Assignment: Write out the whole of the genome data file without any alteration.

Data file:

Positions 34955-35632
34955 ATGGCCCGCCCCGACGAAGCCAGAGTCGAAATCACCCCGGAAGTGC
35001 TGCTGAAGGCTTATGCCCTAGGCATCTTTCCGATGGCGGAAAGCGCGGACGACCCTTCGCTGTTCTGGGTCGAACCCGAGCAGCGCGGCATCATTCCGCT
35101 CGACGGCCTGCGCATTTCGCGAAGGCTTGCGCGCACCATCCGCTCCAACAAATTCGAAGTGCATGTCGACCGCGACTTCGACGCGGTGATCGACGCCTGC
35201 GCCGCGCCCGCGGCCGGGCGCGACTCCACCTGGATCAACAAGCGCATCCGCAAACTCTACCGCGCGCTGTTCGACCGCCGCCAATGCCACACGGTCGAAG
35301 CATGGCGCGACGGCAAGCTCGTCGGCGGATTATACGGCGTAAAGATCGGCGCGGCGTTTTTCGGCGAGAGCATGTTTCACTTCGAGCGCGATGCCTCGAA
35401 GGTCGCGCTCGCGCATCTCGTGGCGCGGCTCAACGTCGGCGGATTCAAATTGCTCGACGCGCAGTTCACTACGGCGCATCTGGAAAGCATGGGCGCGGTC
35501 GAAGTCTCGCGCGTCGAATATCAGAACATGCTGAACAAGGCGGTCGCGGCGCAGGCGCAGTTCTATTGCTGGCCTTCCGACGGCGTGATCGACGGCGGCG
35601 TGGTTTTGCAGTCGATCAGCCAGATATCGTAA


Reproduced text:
Positions 34955-35632
34955 ATGGCCCGCCCCGACGAAGCCAGAGTCGAAATCACCCCGGAAGTGC
35001 TGCTGAAGGCTTATGCCCTAGGCATCTTTCCGATGGCGGAAAGCGCGGACGACCCTTCGCTGTTCTGGGTCGAACCCGAGCAGCGCGGCATCATTCCGCT
35101 CGACGGCCTGCGCATTTCGCGAAGGCTTGCGCGCACCATCCGCTCCAACAAATTCGAAGTGCATGTCGACCGCGACTTCGACGCGGTGATCGACGCCTGC
35201 GCCGCGCCCGCGGCCGGGCGCGACTCCACCTGGATCAACAAGCGCATCCGCAAACTCTACCGCGCGCTGTTCGACCGCCGCCAATGCCACACGGTCGAAG
35301 CATGGCGCGACGGCAAGCTCGTCGGCGGATTATACGGCGTAAAGATCGGCGCGGCGTTTTTCGGCGAGAGCATGTTTCACTTCGAGCGCGATGCCTCGAA
35401 GGTCGCGCTCGCGCATCTCGTGGCGCGGCTCAACGTCGGCGGATTCAAATTGCTCGACGCGCAGTTCACTACGGCGCATCTGGAAAGCATGGGCGCGGTC
35501 GAAGTCTCGCGCGTCGAATATCAGAACATGCTGAACAAGGCGGTCGCGGCGCAGGCGCAGTTCTATTGCTGGCCTTCCGACGGCGTGATCGACGGCGGCG
35601 TGGTTTTGCAGTCGATCAGCCAGATATCGTAA